The CEO of Acerinox and Chairman of Unesid, Bernardo Velázquez, participated this morning in the ‘Spanish companies leading the future’ Business Summit organised by the CEOE (The Confederation of Employers and Industries of Spain).
Following an introduction by the Chairman of the CEOE, Antonio Garamendi, Velázquez began his speech by sending his condolences to “the families of those who have passed away from coronavirus” and expressing his gratitude to “those who have been on the front line during this pandemic”.
The Chief Executive of Acerinox gave his speech during the round table dedicated to the industrial sector, and began by recalling that the regions in which industry makes up a higher proportion of their GDP have better maintained employment and have recovered better than the average after the last crisis". He also emphasised that the Group’s decision-making centres are in Spain; "it is a privilege to work for a Spanish multinational", he stressed.
He said that "it is necessary to stimulate the economy in the short term by boosting demand” as well as “ensuring the competitiveness of the industry and the real economy in the long term”.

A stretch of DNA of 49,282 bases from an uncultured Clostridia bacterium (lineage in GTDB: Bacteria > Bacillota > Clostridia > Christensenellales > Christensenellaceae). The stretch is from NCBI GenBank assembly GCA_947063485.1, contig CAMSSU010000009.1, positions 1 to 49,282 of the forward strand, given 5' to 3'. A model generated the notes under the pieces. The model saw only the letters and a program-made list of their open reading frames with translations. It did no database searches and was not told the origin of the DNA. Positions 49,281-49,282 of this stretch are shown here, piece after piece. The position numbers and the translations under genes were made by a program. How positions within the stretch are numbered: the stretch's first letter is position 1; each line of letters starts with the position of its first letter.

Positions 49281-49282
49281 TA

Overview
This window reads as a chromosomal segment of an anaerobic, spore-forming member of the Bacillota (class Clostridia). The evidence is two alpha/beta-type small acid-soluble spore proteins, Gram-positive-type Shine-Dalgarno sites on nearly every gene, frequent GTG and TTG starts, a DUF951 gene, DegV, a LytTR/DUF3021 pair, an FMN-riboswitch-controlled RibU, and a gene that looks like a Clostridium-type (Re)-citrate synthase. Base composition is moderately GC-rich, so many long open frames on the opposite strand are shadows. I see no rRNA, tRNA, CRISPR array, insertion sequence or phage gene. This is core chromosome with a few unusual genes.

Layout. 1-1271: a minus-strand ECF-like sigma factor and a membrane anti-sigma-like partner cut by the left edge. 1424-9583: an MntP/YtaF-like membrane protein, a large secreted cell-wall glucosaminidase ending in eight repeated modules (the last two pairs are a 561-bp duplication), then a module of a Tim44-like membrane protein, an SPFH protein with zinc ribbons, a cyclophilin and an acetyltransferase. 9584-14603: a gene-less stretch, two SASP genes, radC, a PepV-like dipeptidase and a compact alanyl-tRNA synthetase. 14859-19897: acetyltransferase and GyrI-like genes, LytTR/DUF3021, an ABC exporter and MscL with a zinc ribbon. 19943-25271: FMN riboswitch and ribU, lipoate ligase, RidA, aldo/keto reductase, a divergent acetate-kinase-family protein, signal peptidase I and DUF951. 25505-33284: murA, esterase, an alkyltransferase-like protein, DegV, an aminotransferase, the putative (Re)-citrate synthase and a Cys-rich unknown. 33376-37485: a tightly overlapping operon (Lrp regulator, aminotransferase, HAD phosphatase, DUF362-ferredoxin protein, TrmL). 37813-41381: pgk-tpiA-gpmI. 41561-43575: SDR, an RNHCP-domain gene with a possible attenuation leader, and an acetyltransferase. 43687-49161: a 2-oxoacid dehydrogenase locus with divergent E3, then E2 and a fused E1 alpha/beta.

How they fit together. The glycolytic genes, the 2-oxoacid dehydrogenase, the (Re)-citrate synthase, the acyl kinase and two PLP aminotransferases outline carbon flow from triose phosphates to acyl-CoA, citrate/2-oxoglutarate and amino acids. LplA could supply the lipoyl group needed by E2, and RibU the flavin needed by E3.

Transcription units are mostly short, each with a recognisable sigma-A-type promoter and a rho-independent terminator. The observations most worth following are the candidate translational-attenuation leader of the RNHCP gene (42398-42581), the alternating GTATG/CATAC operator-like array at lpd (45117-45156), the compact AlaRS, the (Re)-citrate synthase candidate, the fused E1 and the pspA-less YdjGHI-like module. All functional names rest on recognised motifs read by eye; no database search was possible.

Velázquez explained that in "the industry sector we compete to attract investments and business from other countries, and even within our own business groups“, and considered fundamental "the flexibility of companies to adapt to business cycles”.
Furthermore, he highlighted "the need to count on young talent, attract young people and promote good vocational training geared to the needs of the industry, with programmes in which industrial companies can participate through dual training”.
To be able to compete and avoid the relocation of production plants, "we need a competitive energy price, which is one of the burdens of our industry", since the differentiating elements in order to compete are "our productivity and efficiency" and the "only local components of our costs are electricity and labour".
Velázquez also recalled the efforts that the industry is making in Sustainability in general, and offered Acerinox as an example, stating that in its process the company "emits 30% less CO2 than the sector’s global average and shipments from Asia to Spain represent approximately 20% of the emissions of our processes. Simply put, we can say that closing Acerinox in Spain would reduce our emissions as a country but we would be emitting 50% more worldwide”.